CAPE CANAVERAL, Fla. -- The Endeavour rocketed into orbit Saturday on NASA's 50th shuttle flight, a $140 million Japanese- sponsored science mission featuring married astronauts and a menagerie of fish, frogs and other critters.
With commander Robert 'Hoot' Gibson, 45, and co-pilot Curtis Brown, 36, at the controls, Endeavour thundered aloft at 10:23 a.m. EDT to kick off a weeklong Spacelab flight, the sixth of eight missions planned for 1992.
Joining Gibson and Brown aboard NASA's newest shuttle were flight engineer Jay Apt, 43, payload commander Mark Lee, 40, and wife Jan Davis, 38, Mae Jemison, 35, and Mamoru Mohri, 44, the first Japanese citizen to fly on an American spacecraft.
'Sid, I've got to tell you, this is a great way to commute to work,' Apt radioed to astronaut Sid Gutierrez at the Johnson Space Center in Houston two hours after launch.
'We all wish we were up there with you, Jay,' Gutierrez replied.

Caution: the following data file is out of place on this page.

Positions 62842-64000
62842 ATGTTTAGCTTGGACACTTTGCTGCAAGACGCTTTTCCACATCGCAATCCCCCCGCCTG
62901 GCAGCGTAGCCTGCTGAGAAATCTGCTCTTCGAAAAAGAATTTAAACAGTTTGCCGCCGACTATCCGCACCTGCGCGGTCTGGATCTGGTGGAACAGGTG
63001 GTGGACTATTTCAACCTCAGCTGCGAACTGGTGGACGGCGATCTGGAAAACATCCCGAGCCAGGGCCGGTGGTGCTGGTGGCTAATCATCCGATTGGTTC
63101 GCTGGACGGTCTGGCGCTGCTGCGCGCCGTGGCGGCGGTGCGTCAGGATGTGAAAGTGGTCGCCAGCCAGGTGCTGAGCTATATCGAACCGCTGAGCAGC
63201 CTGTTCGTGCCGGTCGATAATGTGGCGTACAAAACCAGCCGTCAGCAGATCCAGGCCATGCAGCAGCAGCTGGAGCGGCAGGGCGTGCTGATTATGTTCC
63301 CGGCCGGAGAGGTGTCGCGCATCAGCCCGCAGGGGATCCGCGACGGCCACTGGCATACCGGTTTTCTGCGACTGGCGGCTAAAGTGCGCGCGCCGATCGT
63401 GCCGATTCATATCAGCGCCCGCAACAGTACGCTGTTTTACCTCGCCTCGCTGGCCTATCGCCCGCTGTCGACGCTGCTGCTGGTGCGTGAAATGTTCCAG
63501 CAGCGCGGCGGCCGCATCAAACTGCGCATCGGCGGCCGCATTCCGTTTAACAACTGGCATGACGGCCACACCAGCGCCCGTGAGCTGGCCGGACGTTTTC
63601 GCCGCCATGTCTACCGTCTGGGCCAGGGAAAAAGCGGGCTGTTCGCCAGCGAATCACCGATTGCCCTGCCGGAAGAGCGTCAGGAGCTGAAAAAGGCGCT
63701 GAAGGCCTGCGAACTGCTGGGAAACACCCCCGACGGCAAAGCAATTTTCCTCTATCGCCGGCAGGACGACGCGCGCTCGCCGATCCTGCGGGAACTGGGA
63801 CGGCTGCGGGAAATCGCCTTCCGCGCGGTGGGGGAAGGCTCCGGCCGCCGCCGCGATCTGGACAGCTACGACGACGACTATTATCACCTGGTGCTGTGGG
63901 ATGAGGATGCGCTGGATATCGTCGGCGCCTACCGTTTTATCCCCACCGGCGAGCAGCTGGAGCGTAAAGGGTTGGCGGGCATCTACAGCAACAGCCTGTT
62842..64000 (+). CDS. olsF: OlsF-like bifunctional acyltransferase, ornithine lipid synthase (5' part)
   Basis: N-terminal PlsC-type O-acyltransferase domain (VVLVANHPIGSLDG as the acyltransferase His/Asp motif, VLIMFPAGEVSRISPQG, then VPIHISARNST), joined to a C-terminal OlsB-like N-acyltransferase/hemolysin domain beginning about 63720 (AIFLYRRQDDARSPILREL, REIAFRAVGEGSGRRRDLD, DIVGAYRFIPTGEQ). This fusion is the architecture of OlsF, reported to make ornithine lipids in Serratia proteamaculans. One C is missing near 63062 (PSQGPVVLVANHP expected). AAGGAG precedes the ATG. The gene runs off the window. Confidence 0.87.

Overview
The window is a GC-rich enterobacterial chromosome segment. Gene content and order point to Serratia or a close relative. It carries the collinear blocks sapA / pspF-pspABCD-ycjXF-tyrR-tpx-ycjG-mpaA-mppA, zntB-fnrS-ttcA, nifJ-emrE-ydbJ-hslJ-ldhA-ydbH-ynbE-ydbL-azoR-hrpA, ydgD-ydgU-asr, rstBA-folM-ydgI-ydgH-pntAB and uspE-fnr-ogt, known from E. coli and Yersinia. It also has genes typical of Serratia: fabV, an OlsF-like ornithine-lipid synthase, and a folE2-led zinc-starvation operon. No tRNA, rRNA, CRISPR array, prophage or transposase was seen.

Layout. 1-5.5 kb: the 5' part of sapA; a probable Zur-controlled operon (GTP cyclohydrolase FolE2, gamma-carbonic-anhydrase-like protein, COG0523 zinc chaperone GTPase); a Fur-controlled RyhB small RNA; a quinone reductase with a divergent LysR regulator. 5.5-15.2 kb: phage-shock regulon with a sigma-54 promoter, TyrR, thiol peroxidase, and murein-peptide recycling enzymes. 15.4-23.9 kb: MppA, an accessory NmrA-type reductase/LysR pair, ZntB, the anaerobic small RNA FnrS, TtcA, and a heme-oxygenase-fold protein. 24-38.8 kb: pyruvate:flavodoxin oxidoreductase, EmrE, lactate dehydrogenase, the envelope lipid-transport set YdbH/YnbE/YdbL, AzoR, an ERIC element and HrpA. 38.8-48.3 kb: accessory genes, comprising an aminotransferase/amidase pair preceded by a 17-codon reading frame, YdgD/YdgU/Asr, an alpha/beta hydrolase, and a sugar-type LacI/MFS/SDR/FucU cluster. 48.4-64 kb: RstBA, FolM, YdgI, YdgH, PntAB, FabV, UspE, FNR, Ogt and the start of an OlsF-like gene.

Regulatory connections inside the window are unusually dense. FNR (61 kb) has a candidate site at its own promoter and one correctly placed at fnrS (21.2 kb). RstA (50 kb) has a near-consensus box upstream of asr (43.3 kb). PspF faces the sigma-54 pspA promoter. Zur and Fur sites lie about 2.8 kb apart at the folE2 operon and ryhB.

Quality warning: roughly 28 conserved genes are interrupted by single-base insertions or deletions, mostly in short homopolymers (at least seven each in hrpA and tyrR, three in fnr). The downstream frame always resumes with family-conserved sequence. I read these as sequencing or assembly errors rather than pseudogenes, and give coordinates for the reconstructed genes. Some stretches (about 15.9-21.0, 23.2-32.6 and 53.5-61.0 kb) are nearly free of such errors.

'We just had an awesome pass up over the U.S. and shot a few pictures of Chicago,' Apt said.
Astronauts spent the day activating systems in the Spacelab module mounted in the cargo bay and trouble-shooting a leak of cooling water in one rack of experiments.
They isolated the leak by turning a valve to bypass the rack, which contains seven facilities for 11 experiments in materials science, while engineers debated ways to repair or work around the leak.
The liftoff marked the first time any shuttle had launched precisely on time in the post-Challenger era. The launch also was a milestone because it was the 25th flight since the 1986 Challenger disaster. Challenger had been the 25th flight in the shuttle program, which began in 1981.
NASA launch director Robert Sieck said the launch team continued to gain confidence and efficiency with each success.
'There's got to be more confidence because of all the previous ones that are under our belt,' he said.
The mission is the first sponsored by Japan, which paid $90 million to charter Endeavour and the $1 billion Spacelab module.
'This makes a very significant step for us,' said Masato Yamano, president of the National Space Development Agency of Japan, adding that 'future space activities have to depend on international cooperation.'